Xiao-Huang Yin, a historian and chairman of the American Studies program at Occidental College, is using Chinese American literature to examine that community's experience in Los Angeles for his book, "Chinese American Literature Since the 1850s," to be published in April by the University of Illinois Press. He has found books, poems and other writings by Chinese Americans, such as Los Angeles short-story writer Yi Li and a 1852 collection of essays, "An Analysis of the Chinese Question," responding to anti-Chinese rhetoric of the day.
During the late 1800s, the Chinese, who had immigrated to America to work on farms and build railroads, were seen as a threat to Easterners who had come West looking for jobs. In 1871, Los Angeles' Chinatown was the site of a violent riot against the Chinese that left 19 dead. Today, about half a million Chinese Americans live in Southern California, about a quarter of the country's total Chinese American population.
Yin said he has been especially captivated by back issues of Chinese-language newspapers, some nearly 80 years old and focused on distinct groups, such as Taiwanese immigrants or those from Hong Kong.
"Newspapers are a wonderful way to see how the community adjusted to life in America, what the issues were that were important to them, how they grew politically, socially," he said.
The newspapers chronicled interracial marriages, the growing gap between the wealthy and poor Chinese, and the conflicts that Chinese-born parents were having with their American-born children.
Like Yin, University of Michigan graduate student Natalina Molina also is tracing an ethnic community's experience in Los Angeles--studying the interaction between the L.A. County Public Health Department and Mexican Americans in the first half of the 20th century.
Going through city records, Molina discovered that racism existed despite L.A.'s early ethnic diversity.
"Back then, citizens thought the health department was some sort of policing force," she said. "I've actually seen old petition files with complaints that such-and-such Mexicans are unclean and their businesses are bringing down property values. Someone even made a nuisance report to the health department claiming that certain Chinese people were 'contaminating the air we breathe.' It's incredible."
Molina credited the efficient organization of the Los Angeles City Archives, which opened in 1980, for helping her find literally tons of information for her dissertation. Many researchers say Los Angeles always has had good libraries, archives and museums, but resource organizations only recently have begun to make that information more accessible, particularly by going online.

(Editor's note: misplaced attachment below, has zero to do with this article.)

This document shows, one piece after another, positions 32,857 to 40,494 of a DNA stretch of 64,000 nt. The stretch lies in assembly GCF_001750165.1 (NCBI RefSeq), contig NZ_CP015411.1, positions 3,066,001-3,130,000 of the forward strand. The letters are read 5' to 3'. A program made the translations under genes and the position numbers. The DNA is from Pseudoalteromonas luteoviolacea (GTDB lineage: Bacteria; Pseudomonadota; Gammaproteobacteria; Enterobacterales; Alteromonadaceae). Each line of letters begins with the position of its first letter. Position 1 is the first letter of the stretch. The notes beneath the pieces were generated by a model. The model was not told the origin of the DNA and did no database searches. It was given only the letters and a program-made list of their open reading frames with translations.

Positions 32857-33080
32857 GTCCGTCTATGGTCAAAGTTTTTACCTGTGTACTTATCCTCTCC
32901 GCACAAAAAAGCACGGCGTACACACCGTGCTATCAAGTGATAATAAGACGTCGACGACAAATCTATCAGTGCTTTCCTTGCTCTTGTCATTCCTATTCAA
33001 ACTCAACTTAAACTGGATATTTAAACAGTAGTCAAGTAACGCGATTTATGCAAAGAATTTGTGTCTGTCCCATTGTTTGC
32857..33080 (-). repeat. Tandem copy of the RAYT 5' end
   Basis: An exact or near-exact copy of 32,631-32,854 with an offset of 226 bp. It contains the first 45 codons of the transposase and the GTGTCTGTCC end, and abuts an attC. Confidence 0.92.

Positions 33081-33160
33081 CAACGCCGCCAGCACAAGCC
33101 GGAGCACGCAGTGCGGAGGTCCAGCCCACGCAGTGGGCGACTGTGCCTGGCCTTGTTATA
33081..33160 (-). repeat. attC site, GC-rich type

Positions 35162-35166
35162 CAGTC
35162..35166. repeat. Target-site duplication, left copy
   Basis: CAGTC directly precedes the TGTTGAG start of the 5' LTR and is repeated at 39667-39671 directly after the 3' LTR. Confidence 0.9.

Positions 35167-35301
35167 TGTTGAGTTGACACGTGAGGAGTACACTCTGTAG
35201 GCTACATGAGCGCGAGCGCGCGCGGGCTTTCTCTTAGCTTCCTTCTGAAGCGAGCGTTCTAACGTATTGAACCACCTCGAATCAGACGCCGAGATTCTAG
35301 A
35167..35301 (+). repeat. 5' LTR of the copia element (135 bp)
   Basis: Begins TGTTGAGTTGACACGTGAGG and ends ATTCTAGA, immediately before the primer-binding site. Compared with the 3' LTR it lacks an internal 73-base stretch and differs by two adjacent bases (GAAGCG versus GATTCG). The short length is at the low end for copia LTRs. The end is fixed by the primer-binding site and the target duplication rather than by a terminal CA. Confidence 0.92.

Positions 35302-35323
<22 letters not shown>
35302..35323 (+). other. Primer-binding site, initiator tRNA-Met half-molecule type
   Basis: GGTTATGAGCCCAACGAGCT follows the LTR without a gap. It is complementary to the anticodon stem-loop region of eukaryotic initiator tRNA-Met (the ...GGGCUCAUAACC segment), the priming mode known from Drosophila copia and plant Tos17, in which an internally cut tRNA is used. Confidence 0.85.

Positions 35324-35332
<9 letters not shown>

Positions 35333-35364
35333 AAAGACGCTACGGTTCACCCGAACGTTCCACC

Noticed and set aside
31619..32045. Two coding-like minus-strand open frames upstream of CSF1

A Growing Online Database
For example, the Getty Institute's "L.A. as Subject" project, begun only four years ago, is a growing online database of hundreds of local resource centers, museums and libraries that house photographs, maps, letters, journals and other historical information.
USC's "Information System for Los Angeles" project has more than 10,000 digitized items, such as photography, transcripts of oral histories and census, economic and environmental data, organized by neighborhood. Using a map, researchers can click on an area and receive all pertinent information about it. The "Information System" prototype has been so successful with university faculty members and school teachers that plans are to make it availableonline soon to the general public.
The Los Angeles City Historical Society is using a more traditional scholarly method: preparing a book on the evolution of city government from 1850. Two dozen historians and scholars are lending their talents to the project, expected to be completed in 2001.
Such work supports Los Angeles' growing awareness in the last decade of its historical beginnings, foreshadowing this current academic interest, said Clark Davis, a historian and co-chairman of the Los Angeles History Research Group, a network of graduate students, faculty members and other professionals.
"Look how excited we, as a city, got when a Metrorail construction dig near Union Station unveiled artifacts from old Chinatown," Davis said.
For the city's longtime historians, the sudden academic attention is a pleasant and welcome surprise.
Martin Ridge, a senior research associate at the Huntington Library, said it is about time Los Angeles got its academic due.
"People would do plenty of studies about the black community on the South Side of Chicago, but they wouldn't come here to Watts," he said. "They would do studies of Jewish culture in Brooklyn but not Boyle Heights. But now, with all that is going on, they will."